The top worry for CEOs worldwide is sustained and steady top-line growth, with 37 percent of those surveyed naming it their top challenge.
U.S. CEOs are also expressing concerns over the ongoing effort to align IT with the business and the rising cost of employee healthcare, an issue that has low priority for CEOs in Europe and Asia, according to a global survey of chief executives recently released by The Conference Board.
The survey of 658 global CEOs from 40 countries is from The Conference Board report, CEO Challenge 2006: Top 10 Challenges .
The annual CEO Challenge Top 10 report from The Conference Board, which produces The Consumer Confidence Index and the Leading Economic Indicators for the U.S. and other major nations, details specific challenges that CEOs face across regions, as well as by the company’s size, industry, and level of success — all factors affecting the concerns of CEOs.
In the U.S., the top four challenges are:
So what do these findings mean for IT? According to Linda Barrington, one of the report’s authors and research director at The Conference Board, CIOs and other top IT managers need to be aware of their CEO’s concerns and imperatives if they are to be effective in their own positions.
“The challenge is to manage your daily operations so you’ve got the time to really understand these challenges and then some quiet time to think about ‘How do I really internalize that to my function?’ ” said Barrington.
Take consistent execution of strategy by top management, said Barrington and “[t]hat’s one where, as the CIO, it sounds like something you want to be talking to; how is it you can support your CEO in trying to get to consistent execution of strategy by top management. That’s the one that would require the most thought.”
By industry segment, CEOs in financial and other services industries and manufacturing also ranked aligning the business with IT as a Top 10 challenge. While CEOs of all stripe indicated they are expending more time and effort keeping with technology, she said.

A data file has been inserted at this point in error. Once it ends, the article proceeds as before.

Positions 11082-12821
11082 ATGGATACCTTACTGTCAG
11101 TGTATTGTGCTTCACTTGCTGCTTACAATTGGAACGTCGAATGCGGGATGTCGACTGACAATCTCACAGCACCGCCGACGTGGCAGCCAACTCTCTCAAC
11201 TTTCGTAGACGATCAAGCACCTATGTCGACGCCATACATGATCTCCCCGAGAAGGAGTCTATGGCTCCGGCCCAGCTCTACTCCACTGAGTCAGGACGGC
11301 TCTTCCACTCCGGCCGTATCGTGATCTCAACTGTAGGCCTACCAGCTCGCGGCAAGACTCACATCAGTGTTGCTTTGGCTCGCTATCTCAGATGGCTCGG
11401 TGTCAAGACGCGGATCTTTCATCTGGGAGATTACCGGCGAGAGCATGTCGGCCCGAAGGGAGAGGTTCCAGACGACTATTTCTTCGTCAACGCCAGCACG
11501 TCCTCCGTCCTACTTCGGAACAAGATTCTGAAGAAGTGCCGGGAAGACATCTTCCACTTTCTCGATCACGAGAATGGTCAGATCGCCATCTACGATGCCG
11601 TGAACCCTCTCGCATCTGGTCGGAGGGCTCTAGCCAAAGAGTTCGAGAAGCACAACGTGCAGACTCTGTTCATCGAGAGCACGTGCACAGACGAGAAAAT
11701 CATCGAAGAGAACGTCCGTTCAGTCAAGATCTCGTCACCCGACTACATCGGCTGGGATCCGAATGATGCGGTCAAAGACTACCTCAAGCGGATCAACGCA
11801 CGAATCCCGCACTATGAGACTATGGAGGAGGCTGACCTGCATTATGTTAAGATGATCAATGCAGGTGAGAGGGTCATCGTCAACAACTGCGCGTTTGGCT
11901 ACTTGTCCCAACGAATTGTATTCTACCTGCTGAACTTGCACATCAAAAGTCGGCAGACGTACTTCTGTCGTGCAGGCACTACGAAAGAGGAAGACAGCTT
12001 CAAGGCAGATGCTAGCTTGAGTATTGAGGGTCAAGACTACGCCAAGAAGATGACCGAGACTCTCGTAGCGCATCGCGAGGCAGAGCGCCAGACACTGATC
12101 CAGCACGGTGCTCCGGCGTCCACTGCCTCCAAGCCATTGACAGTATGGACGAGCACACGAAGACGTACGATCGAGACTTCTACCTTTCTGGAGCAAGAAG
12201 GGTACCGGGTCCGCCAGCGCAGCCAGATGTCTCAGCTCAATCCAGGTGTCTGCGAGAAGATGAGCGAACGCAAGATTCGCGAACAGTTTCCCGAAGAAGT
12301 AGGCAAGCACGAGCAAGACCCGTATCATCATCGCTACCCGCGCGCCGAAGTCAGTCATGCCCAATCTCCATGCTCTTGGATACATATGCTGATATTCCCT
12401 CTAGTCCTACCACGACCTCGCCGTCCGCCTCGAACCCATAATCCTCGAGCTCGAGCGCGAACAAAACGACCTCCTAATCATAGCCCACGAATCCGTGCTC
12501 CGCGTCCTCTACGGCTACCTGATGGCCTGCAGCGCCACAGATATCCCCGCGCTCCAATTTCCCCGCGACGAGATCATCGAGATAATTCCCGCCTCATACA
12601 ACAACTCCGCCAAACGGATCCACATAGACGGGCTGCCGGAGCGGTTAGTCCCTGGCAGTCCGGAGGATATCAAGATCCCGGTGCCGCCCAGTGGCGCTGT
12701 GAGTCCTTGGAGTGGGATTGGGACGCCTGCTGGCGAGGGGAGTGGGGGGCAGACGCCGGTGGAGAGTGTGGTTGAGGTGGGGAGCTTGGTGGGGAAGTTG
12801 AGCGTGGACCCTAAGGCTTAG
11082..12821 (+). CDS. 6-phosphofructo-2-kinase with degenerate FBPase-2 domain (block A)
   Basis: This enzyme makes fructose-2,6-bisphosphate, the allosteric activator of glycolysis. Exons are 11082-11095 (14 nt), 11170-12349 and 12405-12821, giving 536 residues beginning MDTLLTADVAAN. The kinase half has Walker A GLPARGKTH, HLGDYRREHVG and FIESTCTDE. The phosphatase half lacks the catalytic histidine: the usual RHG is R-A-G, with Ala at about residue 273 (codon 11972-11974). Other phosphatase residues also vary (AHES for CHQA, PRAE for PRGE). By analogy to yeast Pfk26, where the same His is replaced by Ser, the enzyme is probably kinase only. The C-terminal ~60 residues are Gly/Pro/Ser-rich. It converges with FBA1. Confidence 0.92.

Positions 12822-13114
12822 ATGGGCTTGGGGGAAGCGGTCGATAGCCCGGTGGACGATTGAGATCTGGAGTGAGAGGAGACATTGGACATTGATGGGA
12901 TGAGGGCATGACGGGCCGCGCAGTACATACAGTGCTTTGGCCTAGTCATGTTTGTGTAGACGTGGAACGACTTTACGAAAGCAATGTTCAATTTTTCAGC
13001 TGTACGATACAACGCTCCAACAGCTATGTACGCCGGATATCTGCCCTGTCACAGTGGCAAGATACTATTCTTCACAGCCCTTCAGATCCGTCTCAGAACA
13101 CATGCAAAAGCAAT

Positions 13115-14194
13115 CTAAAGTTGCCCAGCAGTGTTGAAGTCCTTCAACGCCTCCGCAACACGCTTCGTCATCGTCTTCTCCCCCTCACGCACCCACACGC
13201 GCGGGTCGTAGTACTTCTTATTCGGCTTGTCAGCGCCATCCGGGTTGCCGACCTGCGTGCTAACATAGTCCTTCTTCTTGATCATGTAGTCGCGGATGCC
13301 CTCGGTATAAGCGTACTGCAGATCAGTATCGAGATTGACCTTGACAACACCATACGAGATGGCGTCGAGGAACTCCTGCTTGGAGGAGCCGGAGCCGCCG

“So CEOs are finding that keeping up with technology a bigger challenge visa vi the others than they did last year,” she said. “It could be for their own production processes, it could be they still haven’t figured out their own Blackberry.”
CEOs in Asia rank profit growth as their top concern (42 percent), followed closely by sustained and steady top-line growth (41 percent); speed, flexibility, and adaptability to change (41 percent); customer loyalty/retention (35 percent); speed to market (33 percent); and corporate reputation (33 percent).
CEOs based in Europe are most concerned with speed, flexibility, and adaptability to change (39 percent); followed by profit growth (38 percent); and sustained and steady top-line growth (37 percent).
The survey also reveals a rising emphasis on challenges linked to increasing competitive pressure.
More CEOs than last year have increased the importance of faster speed to market, keeping up with new technologies, industry consolidation, seizing opportunities for expansion/growth in North and South America, outsourcing and facing non-traditional competitors in their business.
Security of plant, operations and employees also rose in the relative rankings, driven in part by the proximity of the survey to the July 7 London bombings.
Among those challenges falling in relative ranking over the past year are realizing gains from mergers, acquisitions and alliances, and vigilance on ethics. Cash management, short-term performance pressure, cost of capital, debt burden, and transnational regulation issues also fell.
Among the survey’s other key findings:
The Conference Board’s CEO Challenge Survey 2006 was conducted during July and August 2005. All findings and data in this report represent the accumulated experience of the senior executives surveyed.